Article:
Fix Python – What are data classes and how are they different from common classes?

Question

Asked By – kingJulian

With PEP 557 data classes are introduced into python standard library.

They make use of the @dataclass decorator and they are supposed to be “mutable namedtuples with default” but I’m not really sure I understand what this actually means and how they are different from common classes.

What exactly are python data classes and when is it best to use them?

Now we will see solution for issue: What are data classes and how are they different from common classes?


Answer

Data classes are just regular classes that are geared towards storing state, rather than containing a lot of logic. Every time you create a class that mostly consists of attributes, you make a data class.

What the dataclasses module does is to make it easier to create data classes. It takes care of a lot of boilerplate for you.

This is especially useful when your data class must be hashable; because this requires a __hash__ method as well as an __eq__ method. If you add a custom __repr__ method for ease of debugging, that can become quite verbose:

class InventoryItem:
    '''Class for keeping track of an item in inventory.'''
    name: str
    unit_price: float
    quantity_on_hand: int = 0

    def __init__(
            self, 
            name: str, 
            unit_price: float,
            quantity_on_hand: int = 0
        ) -> None:
        self.name = name
        self.unit_price = unit_price
        self.quantity_on_hand = quantity_on_hand

    def total_cost(self) -> float:
        return self.unit_price * self.quantity_on_hand
    
    def __repr__(self) -> str:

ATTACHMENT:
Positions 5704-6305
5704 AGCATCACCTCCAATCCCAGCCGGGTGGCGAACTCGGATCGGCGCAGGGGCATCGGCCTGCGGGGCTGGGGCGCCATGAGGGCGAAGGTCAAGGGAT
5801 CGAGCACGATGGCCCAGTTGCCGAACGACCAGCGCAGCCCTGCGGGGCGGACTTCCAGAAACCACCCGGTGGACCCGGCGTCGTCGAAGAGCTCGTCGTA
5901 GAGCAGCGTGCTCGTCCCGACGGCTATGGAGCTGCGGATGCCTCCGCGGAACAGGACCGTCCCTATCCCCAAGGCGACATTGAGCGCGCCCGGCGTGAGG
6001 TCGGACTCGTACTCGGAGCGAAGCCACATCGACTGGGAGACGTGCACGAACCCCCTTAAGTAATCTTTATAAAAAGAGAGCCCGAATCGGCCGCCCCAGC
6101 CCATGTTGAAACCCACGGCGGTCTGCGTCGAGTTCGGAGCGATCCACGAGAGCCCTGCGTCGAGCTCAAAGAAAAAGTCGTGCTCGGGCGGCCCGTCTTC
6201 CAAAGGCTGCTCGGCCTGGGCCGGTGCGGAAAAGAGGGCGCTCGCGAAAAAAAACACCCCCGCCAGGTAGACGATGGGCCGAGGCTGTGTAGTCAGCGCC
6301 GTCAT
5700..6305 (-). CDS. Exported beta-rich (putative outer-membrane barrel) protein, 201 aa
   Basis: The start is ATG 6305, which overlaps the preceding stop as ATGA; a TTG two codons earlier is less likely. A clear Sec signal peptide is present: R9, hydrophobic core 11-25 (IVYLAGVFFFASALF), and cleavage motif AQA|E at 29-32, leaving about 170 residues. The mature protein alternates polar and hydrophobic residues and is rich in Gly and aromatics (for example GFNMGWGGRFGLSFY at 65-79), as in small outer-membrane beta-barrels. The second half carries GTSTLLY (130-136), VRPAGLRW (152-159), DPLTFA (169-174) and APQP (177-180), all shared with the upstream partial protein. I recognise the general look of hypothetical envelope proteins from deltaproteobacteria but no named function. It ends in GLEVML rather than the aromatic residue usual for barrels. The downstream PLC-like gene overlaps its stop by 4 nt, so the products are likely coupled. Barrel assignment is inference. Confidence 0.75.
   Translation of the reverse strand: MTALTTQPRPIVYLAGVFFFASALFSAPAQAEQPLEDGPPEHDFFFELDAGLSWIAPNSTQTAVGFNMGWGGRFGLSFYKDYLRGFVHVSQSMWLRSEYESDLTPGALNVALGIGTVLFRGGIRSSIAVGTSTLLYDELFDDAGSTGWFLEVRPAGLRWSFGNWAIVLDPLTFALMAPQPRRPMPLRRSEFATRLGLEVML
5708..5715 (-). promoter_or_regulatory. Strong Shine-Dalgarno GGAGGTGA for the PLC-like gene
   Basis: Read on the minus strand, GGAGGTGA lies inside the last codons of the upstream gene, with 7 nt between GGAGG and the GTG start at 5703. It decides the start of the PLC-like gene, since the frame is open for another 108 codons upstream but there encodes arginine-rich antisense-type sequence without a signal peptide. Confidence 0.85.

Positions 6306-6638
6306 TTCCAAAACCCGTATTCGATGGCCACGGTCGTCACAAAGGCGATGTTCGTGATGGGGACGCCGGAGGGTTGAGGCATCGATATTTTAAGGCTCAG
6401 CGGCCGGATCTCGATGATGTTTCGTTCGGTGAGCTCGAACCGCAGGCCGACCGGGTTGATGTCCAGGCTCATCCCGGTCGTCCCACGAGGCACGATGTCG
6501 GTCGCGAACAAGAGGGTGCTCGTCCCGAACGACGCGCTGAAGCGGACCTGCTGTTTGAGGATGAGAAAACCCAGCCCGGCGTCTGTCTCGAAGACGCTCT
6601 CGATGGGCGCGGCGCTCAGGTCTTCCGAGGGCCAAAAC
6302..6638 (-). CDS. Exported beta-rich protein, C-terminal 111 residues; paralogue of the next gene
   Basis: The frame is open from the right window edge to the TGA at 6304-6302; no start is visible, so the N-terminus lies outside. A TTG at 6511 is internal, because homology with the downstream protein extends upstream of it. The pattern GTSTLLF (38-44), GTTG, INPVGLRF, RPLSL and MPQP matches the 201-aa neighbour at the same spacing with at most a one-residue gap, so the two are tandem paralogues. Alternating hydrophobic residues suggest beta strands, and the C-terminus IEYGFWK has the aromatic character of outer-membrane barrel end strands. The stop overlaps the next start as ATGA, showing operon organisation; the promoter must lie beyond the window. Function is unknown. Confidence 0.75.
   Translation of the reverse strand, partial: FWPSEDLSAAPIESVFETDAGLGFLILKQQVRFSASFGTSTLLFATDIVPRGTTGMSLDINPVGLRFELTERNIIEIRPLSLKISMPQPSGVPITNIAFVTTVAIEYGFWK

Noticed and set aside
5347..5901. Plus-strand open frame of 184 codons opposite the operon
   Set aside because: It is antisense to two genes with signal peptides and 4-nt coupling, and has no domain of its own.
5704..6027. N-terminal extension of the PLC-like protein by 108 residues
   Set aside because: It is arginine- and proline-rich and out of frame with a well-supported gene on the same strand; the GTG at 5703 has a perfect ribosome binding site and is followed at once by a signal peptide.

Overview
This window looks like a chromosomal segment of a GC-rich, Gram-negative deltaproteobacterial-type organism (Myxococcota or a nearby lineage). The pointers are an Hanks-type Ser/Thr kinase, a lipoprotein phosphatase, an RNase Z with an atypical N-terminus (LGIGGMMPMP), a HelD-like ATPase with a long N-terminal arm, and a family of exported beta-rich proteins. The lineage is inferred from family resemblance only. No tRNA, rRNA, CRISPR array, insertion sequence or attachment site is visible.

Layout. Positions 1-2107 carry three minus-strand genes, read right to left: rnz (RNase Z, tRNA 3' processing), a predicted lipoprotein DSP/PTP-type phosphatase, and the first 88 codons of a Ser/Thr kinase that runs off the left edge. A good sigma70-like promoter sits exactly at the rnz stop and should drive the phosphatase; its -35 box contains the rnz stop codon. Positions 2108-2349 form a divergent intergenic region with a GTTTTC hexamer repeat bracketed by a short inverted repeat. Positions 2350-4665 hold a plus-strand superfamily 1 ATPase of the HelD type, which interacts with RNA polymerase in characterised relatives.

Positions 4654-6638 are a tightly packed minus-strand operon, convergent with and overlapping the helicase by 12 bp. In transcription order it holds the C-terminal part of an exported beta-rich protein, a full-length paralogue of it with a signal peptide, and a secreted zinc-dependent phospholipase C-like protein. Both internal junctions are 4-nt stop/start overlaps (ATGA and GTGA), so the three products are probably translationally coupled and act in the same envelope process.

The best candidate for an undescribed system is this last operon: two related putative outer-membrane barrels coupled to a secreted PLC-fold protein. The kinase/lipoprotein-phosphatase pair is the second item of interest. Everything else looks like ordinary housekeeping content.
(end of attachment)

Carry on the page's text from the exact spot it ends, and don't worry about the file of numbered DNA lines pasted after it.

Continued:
return (
            'InventoryItem('
            f'name={self.name!r}, unit_price={self.unit_price!r}, '
            f'quantity_on_hand={self.quantity_on_hand!r})'

    def __hash__(self) -> int:
        return hash((self.name, self.unit_price, self.quantity_on_hand))

    def __eq__(self, other) -> bool:
        if not isinstance(other, InventoryItem):
            return NotImplemented
        return (
            (self.name, self.unit_price, self.quantity_on_hand) == 
            (other.name, other.unit_price, other.quantity_on_hand))

With dataclasses you can reduce it to:

from dataclasses import dataclass

@dataclass(unsafe_hash=True)
class InventoryItem:
    '''Class for keeping track of an item in inventory.'''
    name: str
    unit_price: float
    quantity_on_hand: int = 0

    def total_cost(self) -> float:
        return self.unit_price * self.quantity_on_hand

The same class decorator can also generate comparison methods (__lt__, __gt__, etc.) and handle immutability.

namedtuple classes are also data classes, but are immutable by default (as well as being sequences). dataclasses are much more flexible in this regard, and can easily be structured such that they can fill the same role as a namedtuple class.

The PEP was inspired by the attrs project, which can do even more (including slots, validators, converters, metadata, etc.).

If you want to see some examples, I recently used dataclasses for several of my Advent of Code solutions, see the solutions for day 7, day 8, day 11 and day 20.

If you want to use dataclasses module in Python versions < 3.7, then you could install the backported module (requires 3.6) or use the attrs project mentioned above.

This question is answered By – Martijn Pieters

This answer is collected from stackoverflow and reviewed by FixPython community admins, is licensed under cc by-sa 2.5 , cc by-sa 3.0 and cc by-sa 4.0